Danielpour: Concerto for Orchestra; Anima mundi

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COMPOSERS: Danielpour
WORKS: Concerto for Orchestra; Anima mundi
PERFORMER: Pittsburgh SO/David Zinman
Sony’s first release in a series devoted to the music of Richard Danielpour (b1956) features works completed in 1995 and 1996; the recording of the Concerto for Orchestra was made nearly a year before its concert premiere on 16 May this year. Such prompt and thorough attention to the work of a composer barely into his forties is hardly common practice by major record companies, but Danielpour may well deserve the special treatment.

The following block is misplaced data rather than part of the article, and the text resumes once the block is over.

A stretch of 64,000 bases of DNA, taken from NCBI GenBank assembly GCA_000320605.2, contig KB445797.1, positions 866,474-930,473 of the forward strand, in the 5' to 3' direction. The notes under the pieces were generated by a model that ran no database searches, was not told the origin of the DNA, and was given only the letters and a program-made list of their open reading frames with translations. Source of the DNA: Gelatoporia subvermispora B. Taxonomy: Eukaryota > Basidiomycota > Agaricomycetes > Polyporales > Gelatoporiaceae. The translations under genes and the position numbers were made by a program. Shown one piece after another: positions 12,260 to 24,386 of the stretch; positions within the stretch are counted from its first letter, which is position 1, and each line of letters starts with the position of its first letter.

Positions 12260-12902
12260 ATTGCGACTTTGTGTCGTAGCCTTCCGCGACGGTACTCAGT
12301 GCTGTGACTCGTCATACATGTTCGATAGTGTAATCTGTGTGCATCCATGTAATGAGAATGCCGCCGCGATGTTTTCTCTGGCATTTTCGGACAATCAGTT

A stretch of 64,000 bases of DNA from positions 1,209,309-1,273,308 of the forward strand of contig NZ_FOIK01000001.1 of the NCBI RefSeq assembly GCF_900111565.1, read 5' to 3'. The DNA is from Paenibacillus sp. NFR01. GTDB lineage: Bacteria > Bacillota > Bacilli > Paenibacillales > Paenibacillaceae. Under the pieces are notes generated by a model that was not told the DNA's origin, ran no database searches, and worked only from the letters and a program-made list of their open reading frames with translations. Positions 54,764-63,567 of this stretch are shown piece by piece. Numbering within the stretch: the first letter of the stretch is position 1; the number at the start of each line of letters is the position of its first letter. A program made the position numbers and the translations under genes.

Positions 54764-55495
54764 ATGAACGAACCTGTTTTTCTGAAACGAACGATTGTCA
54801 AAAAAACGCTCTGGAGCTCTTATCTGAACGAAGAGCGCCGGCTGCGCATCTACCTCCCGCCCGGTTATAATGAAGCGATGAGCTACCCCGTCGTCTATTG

‘It seemed to me that I already knew this music,’ wrote an overwhelmed Baudelaire on first hearing Tannhäuser. Some may respond to Danielpour’s magnetically accessible music with a similar sense of recognition, even if only because his self-confessed eclecticism spouts references to a mélange of styles and individual pieces. Stravinsky (The Rite of Spring in particular) casts a long shadow, for example, and ‘Lacrime rerum’ – the second movement of the ballet score Anima mundi – aptly incorporates calamitous, despairing gestures from Mahler’s Ninth. In the end, however, Danielpour’s expert rhythmic and motivic manipulation, intuitive feeling for colour and drama, and organic control of momentum and structure weave this crazy quilt of things remembered into sustained, eloquent utterance. David Zinman and the Pittsburgh Symphony endorse this music with fervent, spirited playing. David Breckbill